Working Paper Roundup 4/15/2014

Michael Stephens | April 15, 2014

Minsky and the Subprime Mortgage Crisis: The Financial Instability Hypothesis in the Era of Financialization
Eugenio Caverzasi
“The aim of this paper is to develop a structural explanation of the subprime mortgage crisis, grounded on the combination of two apparently incompatible financial theories: the financial instability hypothesis by Hyman P. Minsky and the theory of capital market inflation by Jan Toporowski. …
… we firmly reject the idea that ‘black swans’ or exogenous shocks of any type might have caused the crisis. We believe that the pathogens which led to the crisis were congenital to U.S. capitalism and that the bursting in the mortgage market happened for specific reasons. This is what is meant in this paper by ‘structural interpretation’: the identification and the understanding of the endogenous forces which made the U.S. economy progressively reach an unsustainable financial position, making the crisis an inescapable event.”

Growth with Unused Capacity and Endogenous Depreciation
Fabrizio Patriarca and Claudio Sardoni
“This paper contributes to the debate on income growth and distribution from a nonmainstream perspective. It looks, in particular, at the role that the degree of capacity utilization plays in the process of growth of an economy that is not perfectly competitive. The distinctive feature of the model presented in the paper is the hypothesis that the rate of capital depreciation is an increasing function of the degree of capacity utilization. This hypothesis implies analytical results that differ somewhat from those yielded by other Kaleckian models. Our model shows that, in a number of cases, the process of growth can be profit-led rather than wage-led. The model also determines the value to which the degree of capacity utilization converges in the long run.”

Structural Asymmetries at the Roots of the Eurozone Crisis: What’s New for Industrial Policy in the EU?
Alberto Botta
“In this paper, we analyze and try to measure productive and technological asymmetries between central and peripheral economies in the eurozone. We assess the effects such asymmetries would likely bring about on center–periphery divergence/convergence patterns, and derive some implications as to the design of future industrial policy at the European level. … All in all, future EU industrial policy should be much more interventionist than it currently is, and dispose of much larger funds with respect to the present setting in order to effectively pursue both short-run stabilization and long-run development goals.”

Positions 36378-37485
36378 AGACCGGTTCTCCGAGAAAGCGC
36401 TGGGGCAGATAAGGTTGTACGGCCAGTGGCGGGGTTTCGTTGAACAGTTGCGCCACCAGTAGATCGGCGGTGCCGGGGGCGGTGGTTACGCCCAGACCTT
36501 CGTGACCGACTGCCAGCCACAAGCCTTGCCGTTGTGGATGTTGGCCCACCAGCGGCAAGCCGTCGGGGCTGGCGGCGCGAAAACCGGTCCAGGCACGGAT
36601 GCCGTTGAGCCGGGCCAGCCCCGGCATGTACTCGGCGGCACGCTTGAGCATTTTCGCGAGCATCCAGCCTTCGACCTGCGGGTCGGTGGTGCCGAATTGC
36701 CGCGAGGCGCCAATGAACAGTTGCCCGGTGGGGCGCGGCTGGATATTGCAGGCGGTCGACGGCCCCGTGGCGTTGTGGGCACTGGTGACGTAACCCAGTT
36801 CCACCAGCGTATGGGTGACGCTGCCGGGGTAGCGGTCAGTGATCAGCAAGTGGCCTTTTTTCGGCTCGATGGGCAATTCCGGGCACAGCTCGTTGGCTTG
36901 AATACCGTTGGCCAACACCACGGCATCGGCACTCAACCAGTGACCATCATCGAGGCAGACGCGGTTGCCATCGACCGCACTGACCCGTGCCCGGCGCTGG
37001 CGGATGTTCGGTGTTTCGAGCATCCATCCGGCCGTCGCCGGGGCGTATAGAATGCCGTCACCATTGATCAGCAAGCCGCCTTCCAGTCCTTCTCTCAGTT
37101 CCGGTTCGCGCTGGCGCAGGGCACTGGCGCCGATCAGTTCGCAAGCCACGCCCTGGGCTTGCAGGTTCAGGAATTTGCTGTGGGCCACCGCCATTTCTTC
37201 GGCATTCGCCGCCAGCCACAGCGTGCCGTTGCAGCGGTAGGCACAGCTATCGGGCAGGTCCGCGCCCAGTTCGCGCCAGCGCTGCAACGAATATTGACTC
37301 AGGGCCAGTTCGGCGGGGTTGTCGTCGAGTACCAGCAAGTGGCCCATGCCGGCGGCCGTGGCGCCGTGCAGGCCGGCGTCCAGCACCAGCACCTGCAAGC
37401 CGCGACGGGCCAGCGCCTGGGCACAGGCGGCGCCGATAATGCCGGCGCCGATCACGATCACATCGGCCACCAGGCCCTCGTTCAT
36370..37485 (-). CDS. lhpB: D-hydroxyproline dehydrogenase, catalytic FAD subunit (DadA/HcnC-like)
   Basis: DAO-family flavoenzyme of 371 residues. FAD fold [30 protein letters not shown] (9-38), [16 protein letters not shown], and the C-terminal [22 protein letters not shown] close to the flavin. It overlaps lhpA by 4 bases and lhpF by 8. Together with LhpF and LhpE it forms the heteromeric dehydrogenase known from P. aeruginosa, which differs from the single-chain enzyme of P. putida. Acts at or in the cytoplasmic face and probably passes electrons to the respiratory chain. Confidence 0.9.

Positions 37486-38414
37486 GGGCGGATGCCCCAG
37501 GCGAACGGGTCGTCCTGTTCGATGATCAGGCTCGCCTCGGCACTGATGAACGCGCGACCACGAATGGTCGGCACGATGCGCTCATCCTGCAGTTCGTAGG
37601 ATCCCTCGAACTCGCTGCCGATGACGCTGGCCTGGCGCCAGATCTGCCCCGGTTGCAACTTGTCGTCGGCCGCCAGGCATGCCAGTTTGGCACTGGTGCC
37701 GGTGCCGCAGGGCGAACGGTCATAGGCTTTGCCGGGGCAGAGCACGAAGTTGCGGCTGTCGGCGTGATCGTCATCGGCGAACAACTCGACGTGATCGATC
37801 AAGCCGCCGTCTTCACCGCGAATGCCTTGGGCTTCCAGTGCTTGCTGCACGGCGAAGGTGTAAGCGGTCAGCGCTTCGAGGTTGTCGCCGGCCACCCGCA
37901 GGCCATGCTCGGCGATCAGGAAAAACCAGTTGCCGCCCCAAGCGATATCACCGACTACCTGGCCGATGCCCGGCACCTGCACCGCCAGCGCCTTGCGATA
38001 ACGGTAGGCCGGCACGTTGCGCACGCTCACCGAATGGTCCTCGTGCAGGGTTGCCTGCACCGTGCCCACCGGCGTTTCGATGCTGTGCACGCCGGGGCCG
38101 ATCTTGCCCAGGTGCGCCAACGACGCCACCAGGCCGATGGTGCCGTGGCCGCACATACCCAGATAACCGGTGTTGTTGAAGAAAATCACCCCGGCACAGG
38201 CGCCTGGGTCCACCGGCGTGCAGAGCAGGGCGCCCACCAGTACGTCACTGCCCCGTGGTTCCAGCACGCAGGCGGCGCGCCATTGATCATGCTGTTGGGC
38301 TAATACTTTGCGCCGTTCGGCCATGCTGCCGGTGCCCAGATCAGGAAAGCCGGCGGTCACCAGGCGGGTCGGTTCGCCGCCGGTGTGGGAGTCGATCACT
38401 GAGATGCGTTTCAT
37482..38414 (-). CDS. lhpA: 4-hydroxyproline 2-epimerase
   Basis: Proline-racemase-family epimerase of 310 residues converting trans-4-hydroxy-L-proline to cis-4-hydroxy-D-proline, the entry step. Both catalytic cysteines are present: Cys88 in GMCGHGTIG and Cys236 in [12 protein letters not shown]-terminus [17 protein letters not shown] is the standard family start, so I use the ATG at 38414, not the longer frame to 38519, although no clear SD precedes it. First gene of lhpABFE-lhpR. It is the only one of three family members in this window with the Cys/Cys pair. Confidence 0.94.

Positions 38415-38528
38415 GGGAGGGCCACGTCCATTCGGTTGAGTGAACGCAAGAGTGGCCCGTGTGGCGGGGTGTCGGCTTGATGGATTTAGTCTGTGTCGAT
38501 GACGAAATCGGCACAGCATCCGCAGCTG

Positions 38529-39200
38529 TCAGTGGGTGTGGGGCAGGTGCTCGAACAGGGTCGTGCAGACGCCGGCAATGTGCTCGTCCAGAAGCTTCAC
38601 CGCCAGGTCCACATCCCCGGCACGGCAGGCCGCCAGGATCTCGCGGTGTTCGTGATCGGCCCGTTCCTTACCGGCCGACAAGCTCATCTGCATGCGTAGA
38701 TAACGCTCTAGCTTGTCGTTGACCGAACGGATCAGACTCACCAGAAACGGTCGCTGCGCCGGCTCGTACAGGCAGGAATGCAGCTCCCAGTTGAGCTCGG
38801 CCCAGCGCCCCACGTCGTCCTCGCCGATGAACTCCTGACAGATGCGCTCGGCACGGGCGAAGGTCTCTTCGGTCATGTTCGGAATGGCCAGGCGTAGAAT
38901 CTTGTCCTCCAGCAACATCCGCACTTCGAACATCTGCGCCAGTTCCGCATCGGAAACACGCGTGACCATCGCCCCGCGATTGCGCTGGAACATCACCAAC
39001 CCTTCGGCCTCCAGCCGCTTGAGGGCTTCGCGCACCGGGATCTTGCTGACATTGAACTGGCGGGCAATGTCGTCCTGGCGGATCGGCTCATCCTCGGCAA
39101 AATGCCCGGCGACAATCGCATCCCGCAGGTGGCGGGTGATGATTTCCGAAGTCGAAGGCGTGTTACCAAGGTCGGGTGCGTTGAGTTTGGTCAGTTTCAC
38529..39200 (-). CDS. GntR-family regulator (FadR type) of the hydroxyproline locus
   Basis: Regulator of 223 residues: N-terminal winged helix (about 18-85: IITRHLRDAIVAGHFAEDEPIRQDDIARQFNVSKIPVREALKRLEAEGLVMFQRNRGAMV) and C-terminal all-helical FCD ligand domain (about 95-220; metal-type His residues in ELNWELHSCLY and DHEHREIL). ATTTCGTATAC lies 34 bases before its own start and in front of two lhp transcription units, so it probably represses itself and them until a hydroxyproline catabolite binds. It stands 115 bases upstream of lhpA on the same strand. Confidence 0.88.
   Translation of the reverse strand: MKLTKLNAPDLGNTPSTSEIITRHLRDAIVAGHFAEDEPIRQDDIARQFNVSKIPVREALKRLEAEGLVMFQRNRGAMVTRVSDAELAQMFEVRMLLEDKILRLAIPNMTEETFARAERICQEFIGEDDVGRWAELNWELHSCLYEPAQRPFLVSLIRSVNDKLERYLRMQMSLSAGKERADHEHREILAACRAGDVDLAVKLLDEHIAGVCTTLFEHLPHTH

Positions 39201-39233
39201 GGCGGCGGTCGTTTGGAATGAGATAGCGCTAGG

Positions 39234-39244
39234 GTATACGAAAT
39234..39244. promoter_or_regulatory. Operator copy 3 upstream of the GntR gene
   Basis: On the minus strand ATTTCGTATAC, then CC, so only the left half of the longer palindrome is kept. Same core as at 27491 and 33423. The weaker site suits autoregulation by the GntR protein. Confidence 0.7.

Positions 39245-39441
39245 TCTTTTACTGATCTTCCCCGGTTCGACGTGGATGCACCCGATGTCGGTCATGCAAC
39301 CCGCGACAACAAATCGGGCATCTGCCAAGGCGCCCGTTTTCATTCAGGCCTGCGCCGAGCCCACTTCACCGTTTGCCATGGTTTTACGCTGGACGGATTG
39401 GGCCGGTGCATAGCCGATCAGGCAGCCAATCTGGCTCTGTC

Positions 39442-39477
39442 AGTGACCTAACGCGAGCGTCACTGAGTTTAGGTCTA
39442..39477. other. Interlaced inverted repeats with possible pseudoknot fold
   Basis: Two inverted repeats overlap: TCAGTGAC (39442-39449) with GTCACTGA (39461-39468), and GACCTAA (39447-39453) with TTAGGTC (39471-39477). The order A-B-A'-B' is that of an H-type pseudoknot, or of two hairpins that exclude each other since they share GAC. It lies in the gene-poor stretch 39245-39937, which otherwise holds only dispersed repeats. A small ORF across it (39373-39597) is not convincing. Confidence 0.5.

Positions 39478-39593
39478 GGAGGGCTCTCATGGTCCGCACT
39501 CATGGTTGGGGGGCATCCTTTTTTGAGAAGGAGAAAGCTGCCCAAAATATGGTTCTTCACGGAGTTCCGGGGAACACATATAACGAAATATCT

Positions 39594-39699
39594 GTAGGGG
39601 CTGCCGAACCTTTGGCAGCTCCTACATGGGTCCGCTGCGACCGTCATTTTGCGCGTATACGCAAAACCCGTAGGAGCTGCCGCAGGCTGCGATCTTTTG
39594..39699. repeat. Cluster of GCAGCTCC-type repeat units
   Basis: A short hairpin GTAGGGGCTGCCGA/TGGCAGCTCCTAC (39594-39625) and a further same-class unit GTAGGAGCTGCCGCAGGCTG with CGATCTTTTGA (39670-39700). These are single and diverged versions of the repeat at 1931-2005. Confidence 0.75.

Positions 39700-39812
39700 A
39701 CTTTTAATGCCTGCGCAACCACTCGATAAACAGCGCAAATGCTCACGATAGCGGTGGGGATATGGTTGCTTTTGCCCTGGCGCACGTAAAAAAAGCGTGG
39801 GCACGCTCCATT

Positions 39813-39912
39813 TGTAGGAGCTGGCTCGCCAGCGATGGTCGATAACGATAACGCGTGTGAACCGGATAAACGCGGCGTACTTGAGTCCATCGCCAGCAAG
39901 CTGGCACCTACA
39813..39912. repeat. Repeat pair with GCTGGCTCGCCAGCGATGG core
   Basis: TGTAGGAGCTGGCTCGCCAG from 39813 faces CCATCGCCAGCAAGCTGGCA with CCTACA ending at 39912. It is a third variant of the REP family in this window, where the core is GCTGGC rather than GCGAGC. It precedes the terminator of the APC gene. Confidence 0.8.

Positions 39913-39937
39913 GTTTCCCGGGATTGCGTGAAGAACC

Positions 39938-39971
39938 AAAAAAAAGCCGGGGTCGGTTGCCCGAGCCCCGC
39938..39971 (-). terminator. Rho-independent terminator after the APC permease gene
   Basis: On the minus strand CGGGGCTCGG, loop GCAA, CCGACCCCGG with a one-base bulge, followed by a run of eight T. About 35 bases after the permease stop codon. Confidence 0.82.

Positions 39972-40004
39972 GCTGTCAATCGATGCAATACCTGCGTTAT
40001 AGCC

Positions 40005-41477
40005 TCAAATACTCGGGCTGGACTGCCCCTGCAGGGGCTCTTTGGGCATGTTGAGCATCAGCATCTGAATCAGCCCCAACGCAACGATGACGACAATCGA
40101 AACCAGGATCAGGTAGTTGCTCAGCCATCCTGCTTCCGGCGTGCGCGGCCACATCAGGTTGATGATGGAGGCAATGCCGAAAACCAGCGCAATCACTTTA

Quality of Statistical Match and Employment Simulations Used in the Estimation of the Levy Institute Measure of Time and Income Poverty (LIMTIP) for South Korea, 2009 *
Thomas Masterson
“The quality of match of the statistical match used in the LIMTIP estimates for South Korea in 2009 is described. The match combines the 2009 Korean Time Use Survey (KTUS 2009) with the 2009 Korean Welfare Panel Study (KWPS 2009). The alignment of the two datasets is examined, after which various aspects of the match quality are described. The match is of high quality, given the nature of the source datasets. The method used to simulate employment response to availability of jobs in the situation in which child-care subsidies are available is described. Comparisons of the donor and recipient groups for each of three stages of hot-deck statistical matching are presented. The resulting distribution of jobs, earnings, usual hours of paid employment, household production hours, and use of child-care services are compared to the distribution in the donor pools. The results do not appear to be anomalous, which is the best that can be said of the results of such a procedure.”
* Related: Time Deficits and Hidden Poverty in Korea (pdf) Kijong Kim, Thomas Masterson, and Ajit Zacharias

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